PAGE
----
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E-retailers ignore false ‘lost goods’ claims

By Retail Technology | Monday April 22 2013

New research finds most online retailers see fraud associated with ‘goods lost in transit’ as threat but don’t have strategy to deal with problem

The vast majority of online retailers believe that fraudsters are siphoning off profits, but firms have yet to confront the issue, according to research from Retail Knowledge and database and fraud management services provider, Transactis.

Nearly all (93%) of the UK’s leading retailers believe ‘goods lost in transit’ (GLIT) fraud is a serious threat, yet most say that home shopping firms don’t have strategies or processes in place for thwarting false claims, according to research undertaken by event organiser Retail Knowledge for consumer data and insight firm Transactis. 

From the findings, the report calculated that fraudulent GLIT claims cost UK retailers roughly £405 million last year, with the average operational cost per claim estimated to be more than £40. The research report, entitled The Digital Shoplifting Survey, was based on interviews with a cross-section of leading retailers attending a recent Retail Knowledge anti-fraud conference.

Almost two thirds (64%) of respondents said most home shopping retailers did not have a strategy in place for preventing false GLIT claims from succeeding. Even more (82%) thought most retailers were unable to distinguish between legitimate and fraudulent GLIT claims without alienating honest customers. And 75% said most retailers had no process for recording and tracking all GLIT claims, while 71% believed most also had no suspicious GLIT claims investigation process.

Lack of insight on returns issue

The survey also revealed that few of the retailers interviewed see organisations in the sector carrying out much investigation into potentially fraudulent GLIT claims, as three-quarters said fewer than 10% of cases of reported lost goods were actually scrutinised by home shopping firms. This finding comes after recent analysis by Transactis (of data provided by companies sharing information on orders, delivery and GLIT claims, with its ClaimsID system) indicated that some brands may be seeing a much higher proportion of potentially fraudulent claims.

A false GLIT claim occurs when a customer alleges a product they have ordered has not arrived – when, in fact, it has. Or they might falsely claim that not all the goods in an order arrived with the delivery. Similarly, customers may claim an item has been returned for a refund but must have gone missing en route to the retailer – even though it was never actually sent.

John Sharman, Transactis’ commercial director, commented: “Clearly, goods lost in transit fraud is an emerging concern within the industry, and yet it remains very much under the radar at many retail firms. Most UK businesses would not normally tolerate unnecessary expense, but all too often the cost of GLIT fraud is shrugged off as a necessary evil that retailers can’t really do anything about – just the cost of doing business. In reality, as we can see from The Digital Shoplifting Survey, the vast majority of people in the industry see most retail players taking too few steps to address or even assess the problem. Too many home shopping firms simply don’t see the full scope of GLIT fraud.”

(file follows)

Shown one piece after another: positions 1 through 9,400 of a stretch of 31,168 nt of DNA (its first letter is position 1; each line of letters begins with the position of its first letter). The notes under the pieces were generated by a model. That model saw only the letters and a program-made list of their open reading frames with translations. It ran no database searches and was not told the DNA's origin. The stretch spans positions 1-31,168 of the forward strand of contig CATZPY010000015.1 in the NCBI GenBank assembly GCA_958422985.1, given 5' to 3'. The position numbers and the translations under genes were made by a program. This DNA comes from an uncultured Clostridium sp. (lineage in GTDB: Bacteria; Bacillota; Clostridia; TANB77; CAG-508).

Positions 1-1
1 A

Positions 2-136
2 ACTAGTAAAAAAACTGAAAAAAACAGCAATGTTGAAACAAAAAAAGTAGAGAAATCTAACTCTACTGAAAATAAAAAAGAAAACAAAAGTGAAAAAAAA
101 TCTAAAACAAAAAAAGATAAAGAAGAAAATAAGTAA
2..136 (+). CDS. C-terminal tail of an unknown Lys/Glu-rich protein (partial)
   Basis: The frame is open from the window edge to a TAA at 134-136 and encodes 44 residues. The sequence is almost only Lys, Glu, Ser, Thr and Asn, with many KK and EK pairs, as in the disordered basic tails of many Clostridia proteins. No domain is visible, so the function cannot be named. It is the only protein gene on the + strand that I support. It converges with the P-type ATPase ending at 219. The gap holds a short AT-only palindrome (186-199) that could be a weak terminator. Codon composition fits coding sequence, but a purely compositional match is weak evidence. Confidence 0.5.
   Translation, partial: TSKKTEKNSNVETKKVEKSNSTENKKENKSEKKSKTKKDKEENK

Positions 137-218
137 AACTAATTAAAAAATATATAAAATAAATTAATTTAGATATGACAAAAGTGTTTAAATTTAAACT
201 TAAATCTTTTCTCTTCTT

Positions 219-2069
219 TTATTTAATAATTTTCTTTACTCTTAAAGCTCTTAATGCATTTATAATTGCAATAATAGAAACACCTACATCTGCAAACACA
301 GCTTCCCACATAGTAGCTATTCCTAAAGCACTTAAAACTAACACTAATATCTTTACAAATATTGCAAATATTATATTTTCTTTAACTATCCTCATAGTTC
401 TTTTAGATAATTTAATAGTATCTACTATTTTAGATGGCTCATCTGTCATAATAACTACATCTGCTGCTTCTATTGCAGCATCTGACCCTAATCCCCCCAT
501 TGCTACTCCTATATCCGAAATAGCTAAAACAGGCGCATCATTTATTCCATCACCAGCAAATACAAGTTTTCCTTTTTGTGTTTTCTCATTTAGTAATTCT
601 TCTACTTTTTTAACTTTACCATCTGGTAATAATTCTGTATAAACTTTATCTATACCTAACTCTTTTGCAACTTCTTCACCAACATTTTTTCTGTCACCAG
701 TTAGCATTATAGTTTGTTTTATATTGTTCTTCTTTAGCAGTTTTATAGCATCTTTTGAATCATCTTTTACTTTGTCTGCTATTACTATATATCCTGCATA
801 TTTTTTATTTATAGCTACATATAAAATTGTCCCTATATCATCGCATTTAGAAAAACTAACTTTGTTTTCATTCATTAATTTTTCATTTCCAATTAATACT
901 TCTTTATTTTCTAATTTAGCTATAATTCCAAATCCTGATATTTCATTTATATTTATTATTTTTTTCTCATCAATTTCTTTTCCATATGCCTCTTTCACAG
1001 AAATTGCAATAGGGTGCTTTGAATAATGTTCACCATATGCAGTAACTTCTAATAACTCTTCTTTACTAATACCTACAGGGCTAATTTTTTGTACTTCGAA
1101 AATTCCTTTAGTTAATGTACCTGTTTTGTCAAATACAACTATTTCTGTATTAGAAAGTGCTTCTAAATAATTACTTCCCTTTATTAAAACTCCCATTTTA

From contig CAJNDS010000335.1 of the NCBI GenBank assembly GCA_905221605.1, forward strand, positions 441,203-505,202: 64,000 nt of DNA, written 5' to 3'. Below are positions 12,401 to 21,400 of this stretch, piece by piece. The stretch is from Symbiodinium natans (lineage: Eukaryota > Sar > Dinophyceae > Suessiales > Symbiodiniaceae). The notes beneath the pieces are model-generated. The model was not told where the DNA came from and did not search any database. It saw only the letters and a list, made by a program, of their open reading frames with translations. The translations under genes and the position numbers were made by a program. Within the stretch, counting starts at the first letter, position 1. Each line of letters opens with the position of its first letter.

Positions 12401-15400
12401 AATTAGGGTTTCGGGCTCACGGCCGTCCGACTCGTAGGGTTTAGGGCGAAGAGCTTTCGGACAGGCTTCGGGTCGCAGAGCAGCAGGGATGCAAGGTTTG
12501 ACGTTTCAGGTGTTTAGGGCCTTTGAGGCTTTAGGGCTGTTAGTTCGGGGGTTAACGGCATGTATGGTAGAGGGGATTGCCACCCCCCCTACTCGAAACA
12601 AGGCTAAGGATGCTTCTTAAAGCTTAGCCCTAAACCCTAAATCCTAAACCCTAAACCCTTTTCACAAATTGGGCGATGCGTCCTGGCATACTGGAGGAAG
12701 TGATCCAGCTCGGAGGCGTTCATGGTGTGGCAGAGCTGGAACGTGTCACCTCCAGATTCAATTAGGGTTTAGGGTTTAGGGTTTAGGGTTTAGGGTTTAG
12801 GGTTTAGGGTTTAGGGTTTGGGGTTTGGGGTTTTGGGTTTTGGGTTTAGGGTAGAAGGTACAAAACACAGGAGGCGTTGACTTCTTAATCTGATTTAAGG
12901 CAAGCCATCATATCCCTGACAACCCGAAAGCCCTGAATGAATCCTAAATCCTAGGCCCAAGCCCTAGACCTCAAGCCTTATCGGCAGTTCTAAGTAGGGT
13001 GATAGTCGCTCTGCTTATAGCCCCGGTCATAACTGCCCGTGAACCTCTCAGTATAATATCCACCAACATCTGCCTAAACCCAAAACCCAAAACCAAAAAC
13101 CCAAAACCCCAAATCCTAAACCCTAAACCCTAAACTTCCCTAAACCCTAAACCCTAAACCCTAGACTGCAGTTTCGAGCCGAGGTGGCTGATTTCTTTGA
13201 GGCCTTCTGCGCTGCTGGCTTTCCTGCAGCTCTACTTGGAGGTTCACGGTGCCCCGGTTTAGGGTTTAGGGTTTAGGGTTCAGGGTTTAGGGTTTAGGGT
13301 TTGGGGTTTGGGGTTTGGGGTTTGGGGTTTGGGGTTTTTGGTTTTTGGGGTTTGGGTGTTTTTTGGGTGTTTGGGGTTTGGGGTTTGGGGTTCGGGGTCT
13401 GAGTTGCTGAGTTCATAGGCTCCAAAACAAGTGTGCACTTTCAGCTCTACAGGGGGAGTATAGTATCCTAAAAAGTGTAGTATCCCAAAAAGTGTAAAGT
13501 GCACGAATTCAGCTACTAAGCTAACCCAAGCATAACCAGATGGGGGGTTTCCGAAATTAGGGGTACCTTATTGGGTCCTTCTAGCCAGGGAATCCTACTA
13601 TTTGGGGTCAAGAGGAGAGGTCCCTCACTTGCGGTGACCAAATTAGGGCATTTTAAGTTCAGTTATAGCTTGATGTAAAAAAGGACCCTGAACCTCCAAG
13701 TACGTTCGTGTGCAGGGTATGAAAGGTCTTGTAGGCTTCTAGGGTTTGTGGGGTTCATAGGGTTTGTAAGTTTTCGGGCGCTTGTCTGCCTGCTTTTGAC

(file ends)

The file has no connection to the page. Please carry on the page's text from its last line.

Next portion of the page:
Treading a fine efficiency line 

Sharman admitted: “Certainly, tackling false GLIT claims can be a double-edged sword: be too accepting of the customer’s word and fraudulent claims slip through the net; be too aggressive and honest customers with legitimate complaints feel treated like criminals and take their business elsewhere. 

“What is essential to enable home shopping firms to eliminate GLIT fraud and ensure that legitimate claims are dealt with promptly and efficiently is having the necessary consumer data to hand to allow them to take an informed and appropriate approach to each customer on a case-by-case basis – that is, giving frontline claims management staff information that enables them to identify which claims are potential cases of fraud and which are likely genuine instances of goods gone missing.

“This approach is most effective if the retailer implements a system that enables it to screen claimants for potential risk and fraudulent activity at the first point of contact, where costs are still relatively low. This solution requires that claims management staff have access to full up-to-date information on both the customer and the delivery destination – a clear view of the transaction and fulfilment history for each, including data from other retailers if possible. That way, cases of potential fraud can be identified and extra security precautions put in place, while the complaints of honest customers can be expedited. The result is cost savings and a better customer experience.”

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